Magic Game Day was a different sort of event structure that seemed to be very popular.  What lessons do you draw from the success of Magic Game Day?
CR:  Yes, Magic Game Day was an awesome event for us.  It was very different, as Chris mentioned earlier.  There was a different audience that it served, and so we learned a lot and we definitely want to replicate a lot of the things we did for Game Day going forward for release events. 

One of those things is that we offered a variety of events; it was basically a big Magic party.  Come one, come all.  Demos, league tournaments, whether you're a newbie or a casual player or a core player, there's something here for you at Magic Game Day.  That allows the retailers to be flexible, so depending on who their customers are, they can decide 'Oh, I'm going to emphasize the demos, or I'm going to emphasize this tournament,' so it was really great that we offered this variety and just made it this big Magic party.

We're going to do that some thing for Lorwyn and going forward.  We've also beefed up our kits, the kits that we sent to stores have a lot of prize support in them -- stuff that we don't normally send, like backpacks and the promo cards were very, very cool.  So going forward, we're also changing that, and starting with Lorwyn, we're beefing up our kits for stores with more prize support.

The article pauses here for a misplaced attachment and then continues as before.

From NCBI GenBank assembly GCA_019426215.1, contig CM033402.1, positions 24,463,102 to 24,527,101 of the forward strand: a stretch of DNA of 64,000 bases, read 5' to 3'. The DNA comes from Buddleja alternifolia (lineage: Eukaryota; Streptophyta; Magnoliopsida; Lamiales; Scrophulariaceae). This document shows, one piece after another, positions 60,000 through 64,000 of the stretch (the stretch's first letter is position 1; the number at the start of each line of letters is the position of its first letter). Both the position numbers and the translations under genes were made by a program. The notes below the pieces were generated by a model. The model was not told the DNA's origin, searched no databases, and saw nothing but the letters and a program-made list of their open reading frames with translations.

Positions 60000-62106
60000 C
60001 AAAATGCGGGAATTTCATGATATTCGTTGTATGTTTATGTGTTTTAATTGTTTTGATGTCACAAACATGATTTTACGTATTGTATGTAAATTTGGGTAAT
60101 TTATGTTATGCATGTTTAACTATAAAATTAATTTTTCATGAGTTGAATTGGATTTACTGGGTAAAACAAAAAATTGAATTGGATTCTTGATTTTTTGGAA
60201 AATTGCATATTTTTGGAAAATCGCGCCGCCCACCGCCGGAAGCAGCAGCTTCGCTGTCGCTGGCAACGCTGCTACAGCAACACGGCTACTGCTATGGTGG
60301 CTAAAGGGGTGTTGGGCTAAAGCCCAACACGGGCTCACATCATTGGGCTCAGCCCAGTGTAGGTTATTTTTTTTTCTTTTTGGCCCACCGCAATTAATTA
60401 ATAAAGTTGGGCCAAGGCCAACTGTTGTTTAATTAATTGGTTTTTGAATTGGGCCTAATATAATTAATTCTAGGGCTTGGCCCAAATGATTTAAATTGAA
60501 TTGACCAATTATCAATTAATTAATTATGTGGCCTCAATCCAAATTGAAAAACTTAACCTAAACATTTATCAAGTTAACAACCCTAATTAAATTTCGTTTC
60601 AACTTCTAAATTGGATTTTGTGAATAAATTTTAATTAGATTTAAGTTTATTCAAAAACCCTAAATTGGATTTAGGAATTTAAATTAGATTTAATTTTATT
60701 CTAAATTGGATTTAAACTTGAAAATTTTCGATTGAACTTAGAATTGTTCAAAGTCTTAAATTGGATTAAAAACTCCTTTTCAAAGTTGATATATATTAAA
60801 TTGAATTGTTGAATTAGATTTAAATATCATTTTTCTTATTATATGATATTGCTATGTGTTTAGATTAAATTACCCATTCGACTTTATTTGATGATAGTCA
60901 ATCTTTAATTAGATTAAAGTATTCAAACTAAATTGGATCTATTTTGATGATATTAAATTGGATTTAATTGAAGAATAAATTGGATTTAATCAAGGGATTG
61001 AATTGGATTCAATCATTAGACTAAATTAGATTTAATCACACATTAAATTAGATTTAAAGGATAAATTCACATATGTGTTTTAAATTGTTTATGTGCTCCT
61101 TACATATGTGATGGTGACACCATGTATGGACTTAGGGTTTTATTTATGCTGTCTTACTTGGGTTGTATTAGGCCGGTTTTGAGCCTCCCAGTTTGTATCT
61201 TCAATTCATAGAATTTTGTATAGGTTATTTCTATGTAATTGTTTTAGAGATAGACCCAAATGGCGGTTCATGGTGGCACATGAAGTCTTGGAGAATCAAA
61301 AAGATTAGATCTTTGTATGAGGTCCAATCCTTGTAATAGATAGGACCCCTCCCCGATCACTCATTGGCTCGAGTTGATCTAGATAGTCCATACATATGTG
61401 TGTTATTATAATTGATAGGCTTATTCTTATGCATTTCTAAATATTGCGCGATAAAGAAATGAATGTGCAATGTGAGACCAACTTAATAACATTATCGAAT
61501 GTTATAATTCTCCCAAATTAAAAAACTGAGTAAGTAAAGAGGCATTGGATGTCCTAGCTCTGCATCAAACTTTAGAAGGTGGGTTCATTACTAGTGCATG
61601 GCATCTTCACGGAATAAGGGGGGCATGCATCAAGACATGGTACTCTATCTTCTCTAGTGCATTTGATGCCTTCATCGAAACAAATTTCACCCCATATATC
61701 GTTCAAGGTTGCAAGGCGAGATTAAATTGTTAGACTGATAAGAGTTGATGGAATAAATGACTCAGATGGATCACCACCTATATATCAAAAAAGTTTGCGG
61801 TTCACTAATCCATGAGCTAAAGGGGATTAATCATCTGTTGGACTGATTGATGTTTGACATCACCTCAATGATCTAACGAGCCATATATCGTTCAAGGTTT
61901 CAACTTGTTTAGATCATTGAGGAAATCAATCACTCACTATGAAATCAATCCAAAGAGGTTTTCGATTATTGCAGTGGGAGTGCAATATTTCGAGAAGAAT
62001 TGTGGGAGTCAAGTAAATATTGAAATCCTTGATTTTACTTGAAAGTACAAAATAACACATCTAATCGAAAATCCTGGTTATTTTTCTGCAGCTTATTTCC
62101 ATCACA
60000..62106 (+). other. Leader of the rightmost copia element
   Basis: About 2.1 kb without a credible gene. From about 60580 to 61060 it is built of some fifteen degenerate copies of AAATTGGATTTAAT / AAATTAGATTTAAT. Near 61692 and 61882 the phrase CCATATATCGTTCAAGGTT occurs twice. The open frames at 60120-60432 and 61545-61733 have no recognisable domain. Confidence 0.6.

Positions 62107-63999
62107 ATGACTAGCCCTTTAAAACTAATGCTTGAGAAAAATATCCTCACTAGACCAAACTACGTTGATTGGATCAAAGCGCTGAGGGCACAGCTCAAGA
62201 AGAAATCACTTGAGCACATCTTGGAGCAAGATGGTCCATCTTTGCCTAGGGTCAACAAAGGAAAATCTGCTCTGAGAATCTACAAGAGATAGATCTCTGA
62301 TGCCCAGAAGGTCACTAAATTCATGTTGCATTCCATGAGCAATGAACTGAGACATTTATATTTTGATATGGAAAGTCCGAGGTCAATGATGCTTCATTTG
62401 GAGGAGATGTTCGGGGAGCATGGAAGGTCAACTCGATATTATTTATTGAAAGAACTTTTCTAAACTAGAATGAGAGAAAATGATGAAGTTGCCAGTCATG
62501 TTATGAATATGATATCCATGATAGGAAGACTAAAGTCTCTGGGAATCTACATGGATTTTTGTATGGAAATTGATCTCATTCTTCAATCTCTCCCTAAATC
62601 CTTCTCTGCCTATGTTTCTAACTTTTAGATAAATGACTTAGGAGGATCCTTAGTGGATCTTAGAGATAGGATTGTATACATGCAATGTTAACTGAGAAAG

We also did TV advertising for Game Day and we're going to continue to do that.  We're doing TV advertising for the Lorwyn release events this year and going forward.  We also beefed up our Web support.  This is something where we had done some minimal support in the past, but we're increasing going forward.

Do you mean advertising or features on your site?